Sunday, March 22, 2009

Fresh Cook Nutrients Meat-Healthy Living Part 4

By Haiyan Lai-Heskin

The low fat diet proved to be effective in reducing weight and promoting general good health. No more than 10 to 20 per cent of fat in calories can offer some measure of protection against heart and blood vessel disease.

Some meat such as beef, veal, and lamb, their protein content is most desirable for energy and palatability, and because of custom, they are basic ingredients in the low-fat diet. But it is extremely important to remove the fat from beef, veal, and lamb as they are naturally high in both visible and "invisible" fat and cholesterol.

The visible fat must be carefully cut away and trimmed while raw, before cooking. During the cooking, baking, or broiling of the meat, the fat should be drained off by keeping the meat or roast on racks.

Partially cook the meat on the day before it is to be eaten, it is the ideal way of removing most of the fat content of meat and making it almost fat free. Cooling the meat and the broth in the refrigerator and remove the layer of grease that has floated to the top and hardened with a spoon on the following day.

Always buy and eat lean meats. And remember that the highest fat content is present in the prime and choice grades of beef, lamb, and veal (which are more expensive too), since they originate from fattened animals. If you need minced meat, specify to the butcher that it is to be made from trimmed, lean meat.

You can Pan-cook or brown without fat or grease, if desired. But do not fry meats. By using a dry skillet; heat and salt it first before the meat is placed in it, while turning the meat repeatedly. After it is as brown as desired, cook slowly until well done or rare, whichever you like.

Among meats pork, bacon, and ham should not be eaten on the low-fat diet other than occasionally, if permitted by your doctor or by the virtual absence of other fat-containing foods in your menus for the day. The same is generally true of sausages, pork, bacon, and ham are literally highest in fat and cholesterol content.

Glandular organs such as sweetbreads, brains, kidneys, caviar, fish roe, and giblets are high in cholesterol and fat content, so should be avoided. Liver is an exception, it is quite desirable as a valuable nutritional source of essential vitamins and minerals, and because of the "protective" content of phospholipids that counteract the action of fat and cholesterol, it is not harmful.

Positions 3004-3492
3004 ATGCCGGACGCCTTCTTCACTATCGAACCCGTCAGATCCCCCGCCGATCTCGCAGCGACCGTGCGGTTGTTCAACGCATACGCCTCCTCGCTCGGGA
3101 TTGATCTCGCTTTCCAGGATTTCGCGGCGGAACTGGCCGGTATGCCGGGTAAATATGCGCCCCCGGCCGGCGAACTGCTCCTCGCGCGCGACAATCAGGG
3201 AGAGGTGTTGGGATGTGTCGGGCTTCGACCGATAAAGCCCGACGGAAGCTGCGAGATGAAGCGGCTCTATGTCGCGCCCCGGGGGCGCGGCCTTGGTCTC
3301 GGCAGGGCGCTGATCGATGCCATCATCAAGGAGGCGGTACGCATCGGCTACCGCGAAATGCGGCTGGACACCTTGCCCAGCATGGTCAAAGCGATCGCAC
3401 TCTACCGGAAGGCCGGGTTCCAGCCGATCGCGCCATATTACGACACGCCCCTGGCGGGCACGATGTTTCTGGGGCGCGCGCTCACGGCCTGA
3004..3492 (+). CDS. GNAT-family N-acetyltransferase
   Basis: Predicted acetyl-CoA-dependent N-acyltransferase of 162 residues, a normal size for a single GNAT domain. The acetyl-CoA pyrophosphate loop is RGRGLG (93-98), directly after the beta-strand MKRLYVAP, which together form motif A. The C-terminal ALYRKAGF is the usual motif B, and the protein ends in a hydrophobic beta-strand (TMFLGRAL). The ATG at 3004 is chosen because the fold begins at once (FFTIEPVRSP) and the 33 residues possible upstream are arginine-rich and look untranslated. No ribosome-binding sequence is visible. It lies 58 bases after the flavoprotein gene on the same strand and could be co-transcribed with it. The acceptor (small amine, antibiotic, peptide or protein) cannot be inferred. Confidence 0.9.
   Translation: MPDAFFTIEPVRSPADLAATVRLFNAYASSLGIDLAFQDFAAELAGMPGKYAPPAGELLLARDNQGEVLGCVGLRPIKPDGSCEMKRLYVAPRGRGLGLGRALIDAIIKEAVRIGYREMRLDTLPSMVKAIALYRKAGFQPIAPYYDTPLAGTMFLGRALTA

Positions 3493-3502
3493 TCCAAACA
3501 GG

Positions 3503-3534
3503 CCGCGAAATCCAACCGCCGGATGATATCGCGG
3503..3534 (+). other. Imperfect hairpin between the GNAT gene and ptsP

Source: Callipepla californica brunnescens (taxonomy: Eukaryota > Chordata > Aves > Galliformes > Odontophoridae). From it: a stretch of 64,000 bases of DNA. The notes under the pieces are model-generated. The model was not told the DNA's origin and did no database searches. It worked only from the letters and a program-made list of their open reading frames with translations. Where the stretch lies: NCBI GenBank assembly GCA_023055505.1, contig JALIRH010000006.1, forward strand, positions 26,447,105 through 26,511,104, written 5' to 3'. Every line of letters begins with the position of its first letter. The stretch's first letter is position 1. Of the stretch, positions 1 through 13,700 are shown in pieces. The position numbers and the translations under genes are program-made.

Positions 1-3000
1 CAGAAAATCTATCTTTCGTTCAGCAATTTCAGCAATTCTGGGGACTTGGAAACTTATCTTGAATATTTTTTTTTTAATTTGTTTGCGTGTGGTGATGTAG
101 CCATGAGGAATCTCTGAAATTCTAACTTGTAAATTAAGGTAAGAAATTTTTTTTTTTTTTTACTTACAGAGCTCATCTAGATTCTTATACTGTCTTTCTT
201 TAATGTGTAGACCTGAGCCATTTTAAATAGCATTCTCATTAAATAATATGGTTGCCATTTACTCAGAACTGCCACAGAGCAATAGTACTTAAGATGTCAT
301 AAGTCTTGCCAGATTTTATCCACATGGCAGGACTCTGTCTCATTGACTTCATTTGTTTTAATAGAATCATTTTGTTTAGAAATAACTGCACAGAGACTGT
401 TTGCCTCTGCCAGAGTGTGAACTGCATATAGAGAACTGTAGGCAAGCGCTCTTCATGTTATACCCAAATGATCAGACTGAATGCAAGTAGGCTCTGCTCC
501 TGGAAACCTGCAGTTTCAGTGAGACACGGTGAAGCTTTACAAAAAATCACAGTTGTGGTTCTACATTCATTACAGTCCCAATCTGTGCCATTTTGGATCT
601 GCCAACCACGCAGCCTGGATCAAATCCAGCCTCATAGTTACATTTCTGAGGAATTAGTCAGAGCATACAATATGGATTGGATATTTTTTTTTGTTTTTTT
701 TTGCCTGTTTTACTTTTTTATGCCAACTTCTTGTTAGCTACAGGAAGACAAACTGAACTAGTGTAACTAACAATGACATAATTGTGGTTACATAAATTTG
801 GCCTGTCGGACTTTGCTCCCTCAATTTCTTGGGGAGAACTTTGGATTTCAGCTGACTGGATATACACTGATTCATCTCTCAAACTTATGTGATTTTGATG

If gravy is desired for the flavouring of meats, it must be prepared free of its usual very high fat content. The regular brown drippings found at the bottom of the pan after meat is cooked must have the meat juices separated from the exceptionally high melted fats. Separate the fat in this gravy by chilling or refrigeration.

Use spoon or by blotting with bread or absorbent paper to remove the thick layer of caked grease as described above. Fat-free gravies can also be made by consulting various low-fat cookbooks.

Instead of gravies, meats can be flavoured and made to look appetizing by the following garnishes: watercress, parsley, celery, carrots, radishes, pimento, pickles, paprika, green peppers, cucumbers, mushrooms, and onions in various shapes and combinations.

Also helpful are spiced peaches, pears, prunes, apricots, cinnamon apples, spiced watermelon rind, apple sauce, cinnamon pears, pineapple pieces, broiled bananas, seasoned tomatoes, herbs, and the various relishes such as mint jellies and sauces, chilli, catsup, cranberry jellies, chutney, and many others. Also appealing are some of the following seasonings: garlic cloves, thyme, marjoram, basil, oregano, bay, and peppermint.

About the Author:

No comments:

Post a Comment